Apartment-Hotels Are the Future of Hospitality

If you're traveling with a large group, you have two options: You either rent an Airbnb of questionable size or quality, or you spend more than you want and end up with cramped, sometimes pricey, hotel rooms.

But in 2019 and beyond, all of that might change: Imagine that your next group trip — think a family reunion or a bachelorette party — takes place in a chic "apartment" where you have a front desk, a bar, and some of the amenities of a hotel, with all the comforts of home.

It exists … and it's called an apartment-hotel.

"Society and the way we travel has evolved at a rapid rate, but hotels have been slower to catch up," explains Philip Bates, the CEO of apartment-hotel Bode. The company opened its first property in Nashville, Tennessee, last year and will debut a Chattanooga, Tennessee, location in March. Bode also has three more California properties in the pipeline for 2020. "Hotels have done a really good job of boutique design, finding locally-sourced goods, and providing spaces that are authentic to a specific region, but one thing we feel was missed is being able to meet the needs of people traveling in a group."

Straddling the line between an Airbnb and a traditional hotel, apartment-hotels usually feature multi-room layouts with kitchens or kitchenettes and "light-touch" services like minimal housekeeping and front desk staff. There aren't going to be five restaurants here, but that's all for the better.

"Hotels offer what they offer, and Airbnbs are largely repurposed residential properties," Bates told Hunker. "We challenged our architects and designers to think of this as a new, third product type."

A common area at Bode Nashville features a pantry stocked with food items for purchase.
credit: Lisa Diedrich Photography/Courtesy of Bode
A common area at Bode Nashville features a pantry stocked with food items for purchase.

Unlike Airbnbs, guests at an apartment-hotel can typically expect a 24-hour concierge; common areas like a business center, a pool, or perhaps a bar; and consistency across the board, ranging from branded toiletries to custom furniture and lighting.

Guests will find that the consistency can come at a bit of a price, however. Domio, one of the largest and fastest-growing players in the apartment-hotel space, just opened its first full upscale property in a historic warehouse building on Baronne Street in New Orleans, and plans to open 25 more "apart hotels" over the next few years. Domio's 1,100-square-foot two-bedroom, one bathroom layout sleeps seven people and starts at $419. A quick glance at Airbnb shows comparable New Orleans properties ranging from $200 and up. Like a traditional hotel, the Domio property has a concierge, a gym, and a 38-foot rooftop pool.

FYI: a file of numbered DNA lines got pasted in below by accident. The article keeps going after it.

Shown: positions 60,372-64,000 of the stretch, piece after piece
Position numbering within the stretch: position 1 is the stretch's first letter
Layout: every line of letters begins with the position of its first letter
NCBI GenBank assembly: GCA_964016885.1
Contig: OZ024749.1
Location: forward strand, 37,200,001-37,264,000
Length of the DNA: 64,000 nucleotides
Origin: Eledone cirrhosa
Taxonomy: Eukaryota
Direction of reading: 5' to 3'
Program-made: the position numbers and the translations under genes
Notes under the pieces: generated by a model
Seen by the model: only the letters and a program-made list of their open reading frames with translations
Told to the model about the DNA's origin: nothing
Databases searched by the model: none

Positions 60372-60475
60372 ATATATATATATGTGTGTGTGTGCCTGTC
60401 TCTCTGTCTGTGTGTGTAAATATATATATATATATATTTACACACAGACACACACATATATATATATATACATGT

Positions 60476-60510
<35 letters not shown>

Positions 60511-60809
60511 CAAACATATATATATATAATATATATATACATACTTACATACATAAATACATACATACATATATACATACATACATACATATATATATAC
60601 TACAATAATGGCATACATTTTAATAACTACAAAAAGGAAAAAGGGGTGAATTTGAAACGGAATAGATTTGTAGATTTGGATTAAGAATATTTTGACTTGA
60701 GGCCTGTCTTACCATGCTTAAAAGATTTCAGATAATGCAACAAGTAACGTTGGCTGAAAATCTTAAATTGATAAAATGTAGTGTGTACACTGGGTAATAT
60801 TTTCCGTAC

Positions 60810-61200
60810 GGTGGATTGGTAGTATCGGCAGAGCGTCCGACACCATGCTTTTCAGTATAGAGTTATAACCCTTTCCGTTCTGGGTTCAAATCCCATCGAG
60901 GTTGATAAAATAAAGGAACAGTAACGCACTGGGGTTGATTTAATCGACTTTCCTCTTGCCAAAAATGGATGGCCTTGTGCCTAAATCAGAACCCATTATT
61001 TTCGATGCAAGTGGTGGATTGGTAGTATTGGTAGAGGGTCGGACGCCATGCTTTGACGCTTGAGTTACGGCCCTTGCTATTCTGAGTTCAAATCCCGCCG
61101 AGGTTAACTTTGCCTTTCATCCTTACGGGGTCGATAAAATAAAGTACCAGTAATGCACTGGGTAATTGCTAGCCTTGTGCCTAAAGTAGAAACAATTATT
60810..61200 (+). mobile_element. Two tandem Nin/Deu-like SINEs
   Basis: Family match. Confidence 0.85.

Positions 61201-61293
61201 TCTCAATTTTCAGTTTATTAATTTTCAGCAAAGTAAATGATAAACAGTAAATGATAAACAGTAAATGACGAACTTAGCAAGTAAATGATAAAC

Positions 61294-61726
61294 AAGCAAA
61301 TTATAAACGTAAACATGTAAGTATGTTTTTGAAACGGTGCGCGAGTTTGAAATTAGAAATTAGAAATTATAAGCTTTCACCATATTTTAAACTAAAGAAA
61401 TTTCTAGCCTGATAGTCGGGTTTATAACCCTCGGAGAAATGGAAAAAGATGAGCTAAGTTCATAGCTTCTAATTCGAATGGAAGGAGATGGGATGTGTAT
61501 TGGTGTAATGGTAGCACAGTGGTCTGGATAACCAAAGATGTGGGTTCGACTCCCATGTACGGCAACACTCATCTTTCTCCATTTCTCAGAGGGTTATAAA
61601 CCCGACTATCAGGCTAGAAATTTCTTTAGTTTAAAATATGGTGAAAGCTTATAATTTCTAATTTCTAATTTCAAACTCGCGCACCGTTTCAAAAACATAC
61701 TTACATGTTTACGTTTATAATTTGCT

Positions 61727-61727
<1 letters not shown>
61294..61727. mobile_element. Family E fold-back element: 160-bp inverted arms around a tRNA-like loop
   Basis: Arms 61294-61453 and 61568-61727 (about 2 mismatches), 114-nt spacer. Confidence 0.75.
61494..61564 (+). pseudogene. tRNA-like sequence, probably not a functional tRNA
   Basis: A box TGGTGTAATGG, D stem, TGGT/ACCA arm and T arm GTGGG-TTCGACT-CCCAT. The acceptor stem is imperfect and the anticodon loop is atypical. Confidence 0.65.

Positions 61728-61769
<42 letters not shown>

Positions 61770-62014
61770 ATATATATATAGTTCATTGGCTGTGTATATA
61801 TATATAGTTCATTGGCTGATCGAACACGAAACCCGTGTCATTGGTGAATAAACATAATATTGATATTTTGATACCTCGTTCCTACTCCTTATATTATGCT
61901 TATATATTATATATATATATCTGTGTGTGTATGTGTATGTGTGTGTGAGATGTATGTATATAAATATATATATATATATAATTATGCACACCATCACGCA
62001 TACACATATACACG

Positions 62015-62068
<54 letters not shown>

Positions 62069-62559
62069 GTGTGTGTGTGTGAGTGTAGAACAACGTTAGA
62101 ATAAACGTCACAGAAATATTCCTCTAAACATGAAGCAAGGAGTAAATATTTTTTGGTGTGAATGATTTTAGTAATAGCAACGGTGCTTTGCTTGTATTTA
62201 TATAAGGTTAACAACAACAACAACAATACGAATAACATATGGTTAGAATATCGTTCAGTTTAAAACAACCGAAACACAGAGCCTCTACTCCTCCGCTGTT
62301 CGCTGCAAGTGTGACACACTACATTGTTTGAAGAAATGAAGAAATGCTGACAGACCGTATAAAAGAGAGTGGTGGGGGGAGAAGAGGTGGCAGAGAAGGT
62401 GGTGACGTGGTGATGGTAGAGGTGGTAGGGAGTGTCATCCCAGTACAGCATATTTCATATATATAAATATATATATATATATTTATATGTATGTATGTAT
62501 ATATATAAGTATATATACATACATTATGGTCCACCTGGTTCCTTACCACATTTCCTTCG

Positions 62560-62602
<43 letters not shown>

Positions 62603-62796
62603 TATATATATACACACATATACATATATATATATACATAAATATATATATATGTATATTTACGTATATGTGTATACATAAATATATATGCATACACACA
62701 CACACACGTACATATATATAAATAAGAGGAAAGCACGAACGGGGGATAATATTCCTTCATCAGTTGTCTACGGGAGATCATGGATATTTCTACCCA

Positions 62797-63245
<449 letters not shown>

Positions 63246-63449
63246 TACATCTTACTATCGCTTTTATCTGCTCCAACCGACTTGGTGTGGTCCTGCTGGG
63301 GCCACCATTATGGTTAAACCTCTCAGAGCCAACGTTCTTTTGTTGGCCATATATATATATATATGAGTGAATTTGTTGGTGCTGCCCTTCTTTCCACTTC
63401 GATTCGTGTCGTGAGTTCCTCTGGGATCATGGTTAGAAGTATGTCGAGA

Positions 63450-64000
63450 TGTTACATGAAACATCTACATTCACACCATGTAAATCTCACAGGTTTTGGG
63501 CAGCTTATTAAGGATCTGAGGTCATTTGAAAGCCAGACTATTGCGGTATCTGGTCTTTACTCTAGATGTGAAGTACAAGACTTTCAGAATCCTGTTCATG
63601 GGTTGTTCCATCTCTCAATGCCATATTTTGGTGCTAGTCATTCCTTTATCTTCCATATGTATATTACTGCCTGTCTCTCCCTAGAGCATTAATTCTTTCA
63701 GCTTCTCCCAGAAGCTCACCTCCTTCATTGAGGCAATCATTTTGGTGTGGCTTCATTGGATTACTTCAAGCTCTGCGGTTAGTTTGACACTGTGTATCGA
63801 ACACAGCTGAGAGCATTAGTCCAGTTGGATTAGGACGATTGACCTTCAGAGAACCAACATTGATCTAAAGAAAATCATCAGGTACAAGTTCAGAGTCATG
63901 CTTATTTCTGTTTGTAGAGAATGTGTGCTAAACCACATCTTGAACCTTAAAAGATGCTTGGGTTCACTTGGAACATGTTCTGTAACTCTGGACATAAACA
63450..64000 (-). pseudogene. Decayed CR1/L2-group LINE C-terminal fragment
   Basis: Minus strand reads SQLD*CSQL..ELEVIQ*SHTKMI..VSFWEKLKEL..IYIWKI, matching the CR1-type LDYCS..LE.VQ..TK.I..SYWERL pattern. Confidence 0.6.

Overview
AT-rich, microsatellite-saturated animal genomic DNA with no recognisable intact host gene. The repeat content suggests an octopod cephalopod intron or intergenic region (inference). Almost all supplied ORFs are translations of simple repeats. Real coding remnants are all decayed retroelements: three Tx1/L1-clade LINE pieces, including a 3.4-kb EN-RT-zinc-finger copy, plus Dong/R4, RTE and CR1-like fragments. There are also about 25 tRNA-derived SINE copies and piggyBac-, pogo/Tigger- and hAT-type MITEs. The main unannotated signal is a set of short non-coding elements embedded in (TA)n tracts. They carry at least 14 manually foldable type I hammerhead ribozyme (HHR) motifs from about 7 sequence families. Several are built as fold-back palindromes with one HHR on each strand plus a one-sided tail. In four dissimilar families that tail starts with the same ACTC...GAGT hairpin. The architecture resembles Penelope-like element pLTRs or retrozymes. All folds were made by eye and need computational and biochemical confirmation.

"These apartment-hotels might also be more appropriate for business travelers than an Airbnb, since they potentially need more built-in amenities but don't necessarily want heavy-handed service," Airbnb owner (and Hunker's creative director) Paul Anderson shared. He noted that Airbnb does have options that err more on the side of apartment-hotels, like with its Airbnb Plus homes, which are verified for comfort. There's also a "for work" filter on Airbnb (under "trip type"), curating homes that meet certain requirements for business travelers. None of these options, however, include a bar, restaurant, or housekeeping, of course.

Another one of the most significant distinctions between an average hotel and an apartment-hotel (or maybe even an Airbnb) is the design. Apartment-hotel companies are working to create spaces that feel welcoming to all and at the same time, make you want to take everything home with you. When was the last time you said that about a hotel room's furniture?

An exterior rendering of Domio's new New Orleans apartment-hotel.
credit: Courtesy of Domio
An exterior rendering of Domio's new New Orleans apartment-hotel.

"We wanted things to be timeless, and we never want to alienate a certain style," says Olivia Hnatyshin, the head of branding and design for Domio. "Maybe the sofa's not totally your style, but you love the chairs."

Hnatyshin's team worked to create an eclectic property that draws on art history, surrounding architecture, and local influence.

A queen bedroom at Domio's Baronne Street property.
credit: Courtesy of Domio
A queen bedroom at Domio's Baronne Street property.

The company designed its own toile wallpaper featuring New Orleans stalwarts like Lil' Wayne, Truman Capote, and the Manning brothers; a signature scent; and branded amenities. It even went one step further, designing custom furniture for the space, like an attractive sleeper sofa. "There weren't a ton of beautiful things on the market," explains Hnatyshin. The end goal is to make everything you see in a Domio apartment shoppable. (Some of the company's posters and other merchandise are already available through Society6.)

"We want it to feel like your really good friend's apartment that you love and you're like, 'Where did you get this, and can you come over and do this at my house?'" Hnatyshin says.


Laura Ratliff

Laura Ratliff

Laura is a New York City-based freelance writer who writes about travel, food, and design. Her work has appeared in Architectural Digest, Bon Appétit, GQ, Condé Nast Traveler, and more. She's a sucker for a good curbside furniture find.